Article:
North Korea said Wednesday it had succeeded in putting a military spy satellite in orbit after two previous failures, as the US led its allies in condemning the launch as a "brazen violation" of UN sanctions.
A rocket carrying the satellite blasted off Tuesday night from North Phyongan province, flew along its designated path and "accurately put the reconnaissance satellite 'Malligyong-1' on its orbit," state-run news agency KCNA reported.
North Korean leader Kim Jong Un was on hand to witness the blast off, and congratulated the scientists and technicians behind the mission, it added.
The United States quickly led condemnation of the launch as a "brazen violation" of UN sanctions and said it could destabilize the region.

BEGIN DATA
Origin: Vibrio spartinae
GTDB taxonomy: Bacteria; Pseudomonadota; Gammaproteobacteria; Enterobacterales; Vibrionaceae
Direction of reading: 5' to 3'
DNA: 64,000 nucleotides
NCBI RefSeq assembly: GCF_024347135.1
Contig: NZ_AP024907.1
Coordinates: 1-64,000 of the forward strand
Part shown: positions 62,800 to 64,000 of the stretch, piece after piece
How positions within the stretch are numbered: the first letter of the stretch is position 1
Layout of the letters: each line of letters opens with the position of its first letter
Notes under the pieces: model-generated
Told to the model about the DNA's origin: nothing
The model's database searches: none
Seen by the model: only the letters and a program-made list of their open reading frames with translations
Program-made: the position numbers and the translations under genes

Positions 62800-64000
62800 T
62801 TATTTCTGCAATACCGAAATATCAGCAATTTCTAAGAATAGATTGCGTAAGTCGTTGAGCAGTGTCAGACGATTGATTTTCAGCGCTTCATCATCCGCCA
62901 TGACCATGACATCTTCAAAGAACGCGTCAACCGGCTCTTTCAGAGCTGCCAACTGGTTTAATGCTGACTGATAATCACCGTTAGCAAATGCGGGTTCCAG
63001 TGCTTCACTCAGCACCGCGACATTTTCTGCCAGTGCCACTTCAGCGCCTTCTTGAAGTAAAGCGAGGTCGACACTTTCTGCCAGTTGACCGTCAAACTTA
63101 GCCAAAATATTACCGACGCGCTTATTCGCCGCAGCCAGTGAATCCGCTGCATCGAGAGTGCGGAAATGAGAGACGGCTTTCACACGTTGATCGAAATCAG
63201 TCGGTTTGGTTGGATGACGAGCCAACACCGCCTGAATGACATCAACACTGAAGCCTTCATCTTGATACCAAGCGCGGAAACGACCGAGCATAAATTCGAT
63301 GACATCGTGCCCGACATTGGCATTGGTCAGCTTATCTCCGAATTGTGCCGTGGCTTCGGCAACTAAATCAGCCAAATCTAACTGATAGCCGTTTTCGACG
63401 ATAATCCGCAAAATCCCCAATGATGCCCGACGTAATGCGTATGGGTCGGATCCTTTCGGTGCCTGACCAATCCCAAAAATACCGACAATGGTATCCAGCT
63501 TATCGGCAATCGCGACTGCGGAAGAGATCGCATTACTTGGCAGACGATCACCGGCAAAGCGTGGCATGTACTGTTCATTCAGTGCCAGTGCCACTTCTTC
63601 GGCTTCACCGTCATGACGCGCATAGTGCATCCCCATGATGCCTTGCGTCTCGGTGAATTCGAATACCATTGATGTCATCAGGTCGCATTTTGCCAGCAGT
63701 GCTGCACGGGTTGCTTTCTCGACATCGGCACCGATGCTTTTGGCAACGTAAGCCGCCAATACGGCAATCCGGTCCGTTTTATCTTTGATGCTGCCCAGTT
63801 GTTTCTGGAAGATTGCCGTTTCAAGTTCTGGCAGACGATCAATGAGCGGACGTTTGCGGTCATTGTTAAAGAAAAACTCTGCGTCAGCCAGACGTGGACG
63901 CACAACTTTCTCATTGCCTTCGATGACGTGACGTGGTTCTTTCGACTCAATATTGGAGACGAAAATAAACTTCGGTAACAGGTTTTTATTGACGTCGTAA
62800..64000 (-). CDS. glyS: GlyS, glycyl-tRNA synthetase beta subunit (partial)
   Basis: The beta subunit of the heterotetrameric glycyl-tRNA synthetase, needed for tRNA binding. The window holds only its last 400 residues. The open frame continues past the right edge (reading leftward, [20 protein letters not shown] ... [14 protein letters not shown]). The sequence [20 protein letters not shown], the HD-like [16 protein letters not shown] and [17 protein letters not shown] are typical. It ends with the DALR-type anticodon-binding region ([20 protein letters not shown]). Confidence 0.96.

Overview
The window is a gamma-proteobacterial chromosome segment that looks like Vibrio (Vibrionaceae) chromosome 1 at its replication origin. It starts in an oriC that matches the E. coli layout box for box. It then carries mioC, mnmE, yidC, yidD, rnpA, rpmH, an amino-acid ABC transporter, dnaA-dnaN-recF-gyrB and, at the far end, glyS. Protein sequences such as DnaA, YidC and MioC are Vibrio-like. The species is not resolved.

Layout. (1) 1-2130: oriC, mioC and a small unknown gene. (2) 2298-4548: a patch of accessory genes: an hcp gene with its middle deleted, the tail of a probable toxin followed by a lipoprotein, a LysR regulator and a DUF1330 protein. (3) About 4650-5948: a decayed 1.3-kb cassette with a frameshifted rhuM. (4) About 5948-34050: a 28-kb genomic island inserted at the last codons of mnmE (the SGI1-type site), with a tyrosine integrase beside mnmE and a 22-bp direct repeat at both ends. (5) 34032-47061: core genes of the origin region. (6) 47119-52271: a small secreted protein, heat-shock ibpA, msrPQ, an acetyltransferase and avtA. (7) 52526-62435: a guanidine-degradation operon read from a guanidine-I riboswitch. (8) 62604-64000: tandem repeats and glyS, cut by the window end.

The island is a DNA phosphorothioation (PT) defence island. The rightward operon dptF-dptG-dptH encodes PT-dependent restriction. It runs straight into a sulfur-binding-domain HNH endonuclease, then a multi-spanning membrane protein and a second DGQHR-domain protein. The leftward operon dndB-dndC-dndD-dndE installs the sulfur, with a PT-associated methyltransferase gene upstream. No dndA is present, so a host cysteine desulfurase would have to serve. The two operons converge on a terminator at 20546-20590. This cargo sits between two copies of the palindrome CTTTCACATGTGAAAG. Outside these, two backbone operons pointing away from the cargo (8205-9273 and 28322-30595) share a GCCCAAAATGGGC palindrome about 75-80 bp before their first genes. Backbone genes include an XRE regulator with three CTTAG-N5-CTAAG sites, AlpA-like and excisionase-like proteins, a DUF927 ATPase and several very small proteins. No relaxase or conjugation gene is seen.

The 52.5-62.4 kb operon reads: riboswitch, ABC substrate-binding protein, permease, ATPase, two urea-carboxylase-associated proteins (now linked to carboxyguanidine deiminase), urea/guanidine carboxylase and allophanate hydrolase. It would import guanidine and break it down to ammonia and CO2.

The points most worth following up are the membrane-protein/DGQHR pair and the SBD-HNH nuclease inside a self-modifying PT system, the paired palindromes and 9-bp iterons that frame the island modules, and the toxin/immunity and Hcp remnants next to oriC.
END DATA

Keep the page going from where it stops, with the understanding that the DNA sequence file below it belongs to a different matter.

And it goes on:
South Korea reacted by saying it would resume surveillance operations along the border with North Korea that had been suspended in 2018 as part of a Seoul-Pyongyang agreement to reduce military tensions, the Yonhap news agency reported.
North Korea's previous efforts to put a spy satellite into orbit in May and August both failed. Seoul, Tokyo and Washington had repeatedly warned Pyongyang not to proceed with another launch, which would violate successive rounds of UN resolutions.
Space launch rockets and ballistic missiles have significant technological overlap, experts say, but different payloads, and Pyongyang is barred by UN resolutions from any tests involving ballistic technology.
Seoul's spy agency this month said Pyongyang appeared to have received technical advice from Russia, in return for sending at least 10 shipments of weapons for Moscow's war in Ukraine.
North Korea has conducted a record number of weapons tests this year.
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